Tax & Regulation
What Shakira’s tax evasion case means for expats in Spain
Expats living in Spain should watch the tax evasion investigation into Colombian singer Shakira with interest, as her situation may be more relevant to them than they might think.
Australian bank to pay millions in advice compensation
The Commonwealth Bank of Australia (CBA) has been rapped for more advice failings and is expected to pay nearly A$2m (£1.15m, $1.6m, €1.3m) in compensation to clients of five former advisers.
Shakira latest superstar targeted by Spanish taxman
Colombian pop singer Shakira is under investigation for tax evasion, joining the likes of Cristiano Ronaldo, Lionel Messi and Jose Mourinho who have all fallen foul of the Spanish tax authorities.
Rich get richer through tax avoidance, warns charity
Global leaders should do more to crack down on tax avoidance after figures revealed that global wealth rose $9.2trn (£6.6trn, €7.5trn) in the year to June 2017, with $7.6trn going to the top 1% who are not paying their fair share, Oxfam has said.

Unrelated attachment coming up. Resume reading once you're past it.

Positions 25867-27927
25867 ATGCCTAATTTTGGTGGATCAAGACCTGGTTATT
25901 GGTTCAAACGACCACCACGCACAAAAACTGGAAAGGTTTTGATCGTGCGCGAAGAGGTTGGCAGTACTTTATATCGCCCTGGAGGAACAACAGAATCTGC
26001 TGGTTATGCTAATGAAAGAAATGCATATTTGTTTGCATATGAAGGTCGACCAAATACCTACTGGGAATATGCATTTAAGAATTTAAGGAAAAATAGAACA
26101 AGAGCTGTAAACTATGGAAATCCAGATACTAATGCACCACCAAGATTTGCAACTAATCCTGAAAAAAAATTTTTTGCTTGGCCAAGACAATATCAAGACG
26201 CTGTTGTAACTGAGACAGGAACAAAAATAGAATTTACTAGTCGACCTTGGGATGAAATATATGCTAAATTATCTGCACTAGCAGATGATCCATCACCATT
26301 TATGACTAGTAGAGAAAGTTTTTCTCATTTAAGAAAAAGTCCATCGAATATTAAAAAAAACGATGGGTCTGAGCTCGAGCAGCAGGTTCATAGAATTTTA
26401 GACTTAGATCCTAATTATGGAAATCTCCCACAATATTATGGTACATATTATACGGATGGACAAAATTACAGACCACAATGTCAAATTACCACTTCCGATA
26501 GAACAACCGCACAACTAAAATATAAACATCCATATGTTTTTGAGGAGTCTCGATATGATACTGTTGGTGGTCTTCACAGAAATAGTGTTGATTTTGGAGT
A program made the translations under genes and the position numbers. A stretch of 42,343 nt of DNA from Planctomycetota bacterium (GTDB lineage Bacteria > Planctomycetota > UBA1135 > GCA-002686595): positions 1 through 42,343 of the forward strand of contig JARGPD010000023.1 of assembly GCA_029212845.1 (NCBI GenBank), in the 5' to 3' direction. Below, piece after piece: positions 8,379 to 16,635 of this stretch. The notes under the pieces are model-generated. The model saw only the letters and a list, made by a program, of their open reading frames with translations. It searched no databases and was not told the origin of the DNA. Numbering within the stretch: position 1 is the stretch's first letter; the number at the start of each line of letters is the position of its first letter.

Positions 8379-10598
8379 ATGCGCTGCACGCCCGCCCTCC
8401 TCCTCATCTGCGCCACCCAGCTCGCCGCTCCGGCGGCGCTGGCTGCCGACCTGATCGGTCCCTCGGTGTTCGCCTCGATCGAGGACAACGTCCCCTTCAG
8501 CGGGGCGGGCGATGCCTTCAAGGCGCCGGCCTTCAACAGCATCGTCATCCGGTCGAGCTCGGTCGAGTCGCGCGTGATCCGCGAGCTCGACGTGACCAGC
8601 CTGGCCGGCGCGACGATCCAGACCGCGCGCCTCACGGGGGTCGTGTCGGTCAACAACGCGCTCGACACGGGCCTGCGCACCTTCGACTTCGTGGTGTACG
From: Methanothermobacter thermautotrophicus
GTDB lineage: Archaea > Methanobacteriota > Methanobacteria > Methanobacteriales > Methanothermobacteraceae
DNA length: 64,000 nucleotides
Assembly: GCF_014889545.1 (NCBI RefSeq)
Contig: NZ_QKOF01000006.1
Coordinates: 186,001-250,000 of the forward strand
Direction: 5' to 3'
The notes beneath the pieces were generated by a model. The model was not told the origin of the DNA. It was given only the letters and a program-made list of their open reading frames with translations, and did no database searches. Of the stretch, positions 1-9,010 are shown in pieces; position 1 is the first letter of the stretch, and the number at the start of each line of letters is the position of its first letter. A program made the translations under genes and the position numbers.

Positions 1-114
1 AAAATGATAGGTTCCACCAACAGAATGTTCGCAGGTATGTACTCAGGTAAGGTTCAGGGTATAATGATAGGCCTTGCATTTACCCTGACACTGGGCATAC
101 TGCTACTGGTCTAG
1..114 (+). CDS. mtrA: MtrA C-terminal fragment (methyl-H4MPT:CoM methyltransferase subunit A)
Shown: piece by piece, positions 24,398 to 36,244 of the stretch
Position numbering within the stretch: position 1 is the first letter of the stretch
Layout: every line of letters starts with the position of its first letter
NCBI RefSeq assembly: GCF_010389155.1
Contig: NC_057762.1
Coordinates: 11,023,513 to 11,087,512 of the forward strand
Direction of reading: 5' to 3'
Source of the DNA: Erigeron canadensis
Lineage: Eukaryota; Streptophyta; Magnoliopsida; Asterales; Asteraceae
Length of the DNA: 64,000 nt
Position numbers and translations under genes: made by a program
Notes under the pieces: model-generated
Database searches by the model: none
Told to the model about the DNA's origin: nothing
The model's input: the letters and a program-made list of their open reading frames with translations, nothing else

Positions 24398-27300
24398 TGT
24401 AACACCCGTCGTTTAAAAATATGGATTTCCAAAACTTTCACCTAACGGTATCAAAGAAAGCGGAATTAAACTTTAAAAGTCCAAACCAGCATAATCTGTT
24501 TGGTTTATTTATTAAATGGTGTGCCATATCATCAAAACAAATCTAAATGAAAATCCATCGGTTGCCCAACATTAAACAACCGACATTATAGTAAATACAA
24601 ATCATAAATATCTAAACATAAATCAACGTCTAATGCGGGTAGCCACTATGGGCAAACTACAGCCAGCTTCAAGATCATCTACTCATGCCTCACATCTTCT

Ireland dubbed tax ‘black hole’ by EU commissioner
Ireland, along with several other EU countries, have been called tax policy ‘black holes’ by the EU commissioner, but he dismissed claims for their inclusion on the EU tax haven blacklist.
Make America indebted again
On the one-year anniversary of president Donald Trump’s inauguration, his administration is more divided than ever with growing murmurs of a government shutdown. One thing the president seems to have unwavering support on is his tax bill, but with treasury yields rising should investors be more concerned?
HMRC reveals bizarre tax return excuses of 2017
Spilt coffee, a wife who sees aliens and vertigo were just some of the excuses HM Revenue & Customs (HMRC) received in 2017 from people who failed to file their tax returns. Click through the slides to see some of the other intriguing excuses and some of the wildly optimistic expense claims the organisation received.
Victims of dodgy international Sipps to be compensated
Many investors whose pensions were unscrupulously ploughed into storage pods, diamonds and international property will be able to get their money back, the UK’s compensation service has ruled.